10 Things To Know Before You Start A Membership Business Model or Create Your Membership Program
I love memberships.
I love the business model.
I even had one myself for 3 or 4 years.
And I have worked with many, many membership owners on their marketing, sales funnels and helping them structure and communicate their membership content.
If you’re looking for guidance on how to create your membership program or whether to adopt a membership business model, here are 10 things I want you to know before you get too far in.
1. You Need A Bigger Pond To Fish From
Before launching my membership (back in 2015), I’d only worked 1-1 with clients on their copywriting projects.
I found most of my clients through word-of-mouth referrals, so I didn’t need to do much marketing.
When I first launched my membership, I already had 30-40 very warm leads ready to buy. They were the reason I’d created the membership because they were asking me for it.
So the initial launch of the membership went well, without any paid advertising, and with little marketing effort.
I closed the membership for a few months so I could get settled into this new way of working, and prepare a launch plan to re-open (and keep open) the doors.
But when I did the maths, I needed to generate a much bigger online audience to have any chance of adding more members.
Everyone in my current audience had already heard about the membership and made their decision whether to join or not.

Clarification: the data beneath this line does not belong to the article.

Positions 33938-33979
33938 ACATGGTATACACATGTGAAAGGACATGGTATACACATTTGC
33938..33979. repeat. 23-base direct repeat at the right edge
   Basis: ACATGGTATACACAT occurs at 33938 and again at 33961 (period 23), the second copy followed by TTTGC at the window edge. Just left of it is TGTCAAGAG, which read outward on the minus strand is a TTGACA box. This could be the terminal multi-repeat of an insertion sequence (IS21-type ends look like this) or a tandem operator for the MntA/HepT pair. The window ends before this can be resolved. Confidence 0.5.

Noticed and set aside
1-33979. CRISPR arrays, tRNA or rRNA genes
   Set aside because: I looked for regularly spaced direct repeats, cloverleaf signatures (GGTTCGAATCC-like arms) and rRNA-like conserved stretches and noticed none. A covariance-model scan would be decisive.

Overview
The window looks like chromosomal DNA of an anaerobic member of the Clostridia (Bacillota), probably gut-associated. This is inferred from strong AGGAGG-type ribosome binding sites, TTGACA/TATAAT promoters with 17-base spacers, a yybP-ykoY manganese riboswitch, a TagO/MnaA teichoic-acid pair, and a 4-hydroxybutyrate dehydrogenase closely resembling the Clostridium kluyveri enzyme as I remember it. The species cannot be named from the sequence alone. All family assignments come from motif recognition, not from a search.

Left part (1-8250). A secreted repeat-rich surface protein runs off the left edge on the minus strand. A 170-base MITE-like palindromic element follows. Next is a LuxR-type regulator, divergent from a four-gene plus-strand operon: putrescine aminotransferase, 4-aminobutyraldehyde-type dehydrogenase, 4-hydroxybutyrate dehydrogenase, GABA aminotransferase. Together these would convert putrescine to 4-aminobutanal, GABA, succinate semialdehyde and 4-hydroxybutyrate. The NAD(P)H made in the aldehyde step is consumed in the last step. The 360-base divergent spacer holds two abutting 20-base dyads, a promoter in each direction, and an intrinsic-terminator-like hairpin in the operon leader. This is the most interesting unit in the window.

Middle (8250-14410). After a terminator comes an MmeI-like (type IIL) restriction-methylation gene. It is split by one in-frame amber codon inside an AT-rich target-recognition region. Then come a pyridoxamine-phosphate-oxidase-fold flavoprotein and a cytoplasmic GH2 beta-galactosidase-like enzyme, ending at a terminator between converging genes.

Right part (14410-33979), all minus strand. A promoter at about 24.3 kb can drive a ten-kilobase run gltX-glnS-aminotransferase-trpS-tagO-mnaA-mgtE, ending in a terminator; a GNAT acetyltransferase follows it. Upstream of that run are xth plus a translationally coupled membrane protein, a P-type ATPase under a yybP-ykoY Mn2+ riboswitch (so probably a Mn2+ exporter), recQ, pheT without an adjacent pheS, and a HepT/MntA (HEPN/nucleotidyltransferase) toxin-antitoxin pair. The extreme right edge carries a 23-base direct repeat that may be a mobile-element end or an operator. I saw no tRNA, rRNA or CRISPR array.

Some may have decided to join later down the line, but what I really needed was to get in front of new people.
It’s fine to go ahead and launch when you’ve got a line of people eagerly asking you to join your membership. But remember that’s probably the easiest sales you’ll make, and after that you will need a strategy to consistently get in front of new people, warm them up and introduce them to your membership.
2. You Can Get Specialist Membership Site Support For FREE!!!!
The only program I’d seen offering help with setting up and launching a membership site cost $2,000!!! (I think now it might even be $3,000).
So I’d been going it alone for a while when someone connected me with The Membership Geeks…..who, unsurprisingly enough, are all about membership sites. They have a free Facebook group, and an epic podcast and an enormous library of content that can help you be free.
If you want to upgrade and join their paid membership (affiliate link) they have $39 and $65 options at the time of publishing this post, and it’s brilliant. I don’t have a membership anymore, but I’m still a member because lots of the resources work well for my courses and mentorship.
It’s also worth looking into the resources provided by membership platforms. My courses are hosted on MemberVault (affiliate link) - you can probably guess from the name that it is also suitable for memberships, and they have plenty of training available for their users. I think you have to be a paid-up MemberVault user to access these, but still for $99 per month you get the platform and the training.
Head over to Kajabi (affiliate link) and under the Resources tab in the menu bar you’ll find Kajabi University which includes 4 or 5 tutorials to help you create your membership program.
3. Do It Your Way